Cropsubstitution Efforts

Crop substitution—the replacement of opium, coca, or marijuana production with a legal agricultural commodity—can never be successful by itself, because of the immense profits from illicit-drug cultivation. A more broadly defined income-replacement approach (which may include an agricultural crop-substitution component), however, coupled with strong law enforcement, may succeed in convincing drug growers to stop planting the illicit crop.

In the Malakand District of Pakistan's NorthWest Frontier Province, the U.S.—Pakistani efforts in the early 1980s to implement a fully integrated, rural development project, which provided roads, water, electrification, and agricultural substitutes (e.g., peanuts, apples), resulted in a net reduction in opium poppy production. Providing project support for the 300,000 inhabitants of the district enabled local residents to earn an income from an extensive road-building and infrastructure development program, thus making cultivation of the opium poppy unnecessary. A side benefit of the development efforts was the creation of valuable infrastructures to raise the standard of living throughout the region and encourage the nomadic populations to establish roots and achieve more stable living conditions.

The Highland Village Project in northern Thailand has provided similar benefits to the culturally diverse, opium-producing hill tribes. This resulted in decreased opium cultivation consistently in the early 1990s. In Laos, the Houaphanh project near the remote border region with Vietnam began in 1990 to provide area development incentives (of improved water and roads and medical and educational benefits) for growers who opted to cease planting opium. In the Western Hemisphere, a principal component of the Andean Strategy to eliminate illicit coca in Peru and Bolivia has an economic-assistance element that provides hard-currency earnings, trade incentives, and local project assistance to entice the growers away from coca cultivation. Some funds have already been expended on agro-research (discovering viable crops), infrastructure development, extension training, and rudimentary marketing.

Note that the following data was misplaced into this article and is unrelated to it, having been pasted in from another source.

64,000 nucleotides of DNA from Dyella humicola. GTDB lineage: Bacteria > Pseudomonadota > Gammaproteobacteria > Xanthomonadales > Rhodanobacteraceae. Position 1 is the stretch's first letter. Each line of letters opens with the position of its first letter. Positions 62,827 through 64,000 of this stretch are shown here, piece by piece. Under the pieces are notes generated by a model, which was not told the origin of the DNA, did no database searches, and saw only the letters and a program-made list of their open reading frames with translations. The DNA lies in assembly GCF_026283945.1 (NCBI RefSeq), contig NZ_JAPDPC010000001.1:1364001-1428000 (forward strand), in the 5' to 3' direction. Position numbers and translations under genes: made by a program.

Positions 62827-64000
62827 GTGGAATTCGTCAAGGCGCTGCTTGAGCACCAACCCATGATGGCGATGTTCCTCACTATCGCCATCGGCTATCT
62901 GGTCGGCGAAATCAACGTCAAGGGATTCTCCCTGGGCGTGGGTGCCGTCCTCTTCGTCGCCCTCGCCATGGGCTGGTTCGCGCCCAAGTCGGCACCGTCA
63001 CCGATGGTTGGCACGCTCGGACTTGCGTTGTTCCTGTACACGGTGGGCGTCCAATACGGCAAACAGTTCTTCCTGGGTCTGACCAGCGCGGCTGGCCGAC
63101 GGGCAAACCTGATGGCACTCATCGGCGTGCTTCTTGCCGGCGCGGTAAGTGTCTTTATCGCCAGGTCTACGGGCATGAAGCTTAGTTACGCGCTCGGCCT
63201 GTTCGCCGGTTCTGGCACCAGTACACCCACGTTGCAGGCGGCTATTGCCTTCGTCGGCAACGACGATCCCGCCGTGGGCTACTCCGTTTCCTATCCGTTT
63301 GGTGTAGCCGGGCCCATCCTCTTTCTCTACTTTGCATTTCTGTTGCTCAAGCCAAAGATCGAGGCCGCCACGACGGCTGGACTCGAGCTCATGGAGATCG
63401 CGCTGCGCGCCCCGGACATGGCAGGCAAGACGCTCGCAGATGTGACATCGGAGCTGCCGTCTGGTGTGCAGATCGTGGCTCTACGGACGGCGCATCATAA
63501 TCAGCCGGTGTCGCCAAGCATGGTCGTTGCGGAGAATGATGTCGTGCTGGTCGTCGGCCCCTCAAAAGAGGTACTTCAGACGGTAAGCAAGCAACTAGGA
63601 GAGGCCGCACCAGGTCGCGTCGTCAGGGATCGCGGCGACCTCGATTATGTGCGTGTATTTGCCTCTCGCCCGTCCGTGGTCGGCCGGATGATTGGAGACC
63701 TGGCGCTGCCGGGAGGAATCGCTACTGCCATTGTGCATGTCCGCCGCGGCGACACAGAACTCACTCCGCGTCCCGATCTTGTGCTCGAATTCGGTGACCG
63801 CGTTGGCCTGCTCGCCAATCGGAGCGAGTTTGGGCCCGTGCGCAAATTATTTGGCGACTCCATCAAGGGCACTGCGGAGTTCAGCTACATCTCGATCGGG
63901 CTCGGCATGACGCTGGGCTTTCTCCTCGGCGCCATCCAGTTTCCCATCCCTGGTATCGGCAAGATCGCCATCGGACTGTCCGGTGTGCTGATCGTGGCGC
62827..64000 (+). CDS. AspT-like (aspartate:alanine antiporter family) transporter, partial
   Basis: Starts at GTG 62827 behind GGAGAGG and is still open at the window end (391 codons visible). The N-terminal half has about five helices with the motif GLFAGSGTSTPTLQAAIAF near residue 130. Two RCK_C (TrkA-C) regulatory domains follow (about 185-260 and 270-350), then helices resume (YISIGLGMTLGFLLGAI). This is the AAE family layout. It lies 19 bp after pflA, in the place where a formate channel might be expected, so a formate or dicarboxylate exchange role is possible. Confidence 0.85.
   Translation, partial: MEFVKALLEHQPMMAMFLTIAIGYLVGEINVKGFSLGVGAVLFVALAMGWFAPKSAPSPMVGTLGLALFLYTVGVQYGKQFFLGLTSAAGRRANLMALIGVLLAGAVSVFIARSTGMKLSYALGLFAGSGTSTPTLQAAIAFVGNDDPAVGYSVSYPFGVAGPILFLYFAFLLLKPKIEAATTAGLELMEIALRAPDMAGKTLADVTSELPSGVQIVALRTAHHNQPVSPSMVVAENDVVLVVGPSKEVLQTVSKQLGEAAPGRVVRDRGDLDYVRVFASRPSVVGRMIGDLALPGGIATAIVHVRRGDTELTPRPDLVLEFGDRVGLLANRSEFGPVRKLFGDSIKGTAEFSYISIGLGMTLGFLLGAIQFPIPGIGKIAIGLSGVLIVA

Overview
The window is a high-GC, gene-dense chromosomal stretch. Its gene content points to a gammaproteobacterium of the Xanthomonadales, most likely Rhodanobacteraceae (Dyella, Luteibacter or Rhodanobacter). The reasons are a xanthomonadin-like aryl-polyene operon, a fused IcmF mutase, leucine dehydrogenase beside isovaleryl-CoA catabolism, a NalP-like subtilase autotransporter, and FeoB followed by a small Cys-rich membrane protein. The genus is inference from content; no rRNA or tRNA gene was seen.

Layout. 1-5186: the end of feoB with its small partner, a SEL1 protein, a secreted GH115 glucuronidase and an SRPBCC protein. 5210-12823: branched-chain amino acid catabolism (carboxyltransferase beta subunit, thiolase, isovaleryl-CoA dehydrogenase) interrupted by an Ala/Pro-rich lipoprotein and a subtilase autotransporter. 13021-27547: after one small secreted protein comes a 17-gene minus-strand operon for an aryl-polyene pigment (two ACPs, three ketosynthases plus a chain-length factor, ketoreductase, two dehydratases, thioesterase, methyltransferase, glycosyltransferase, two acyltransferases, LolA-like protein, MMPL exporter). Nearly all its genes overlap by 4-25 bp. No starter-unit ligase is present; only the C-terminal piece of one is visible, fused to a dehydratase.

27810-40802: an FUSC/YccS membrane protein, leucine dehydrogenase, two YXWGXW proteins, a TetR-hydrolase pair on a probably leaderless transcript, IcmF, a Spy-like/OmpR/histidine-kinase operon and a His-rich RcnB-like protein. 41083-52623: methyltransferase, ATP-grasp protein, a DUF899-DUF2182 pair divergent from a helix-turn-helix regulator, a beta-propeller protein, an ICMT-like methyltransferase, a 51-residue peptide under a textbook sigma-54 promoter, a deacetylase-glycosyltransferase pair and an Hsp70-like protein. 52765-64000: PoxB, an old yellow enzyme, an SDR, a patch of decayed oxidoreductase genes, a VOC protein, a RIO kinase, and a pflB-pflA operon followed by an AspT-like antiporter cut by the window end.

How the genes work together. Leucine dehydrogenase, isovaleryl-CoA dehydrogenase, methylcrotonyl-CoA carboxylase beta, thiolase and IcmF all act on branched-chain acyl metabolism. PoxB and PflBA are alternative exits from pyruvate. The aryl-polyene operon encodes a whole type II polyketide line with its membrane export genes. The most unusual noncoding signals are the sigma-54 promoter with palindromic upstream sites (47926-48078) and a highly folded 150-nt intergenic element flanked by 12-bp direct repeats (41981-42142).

In the broadest sense of the term, crop substitution worked rather effectively in Turkey in the early 1970s when a government cash subsidy permitted the farmers to harvest the poppy before the plant ripened to produce the opium gum. In this way, the traditional cooking and ceremonial uses of poppy could be maintained through the poppy straw process, as it is called, but the seed pod would not be available for the illicit opium gum.

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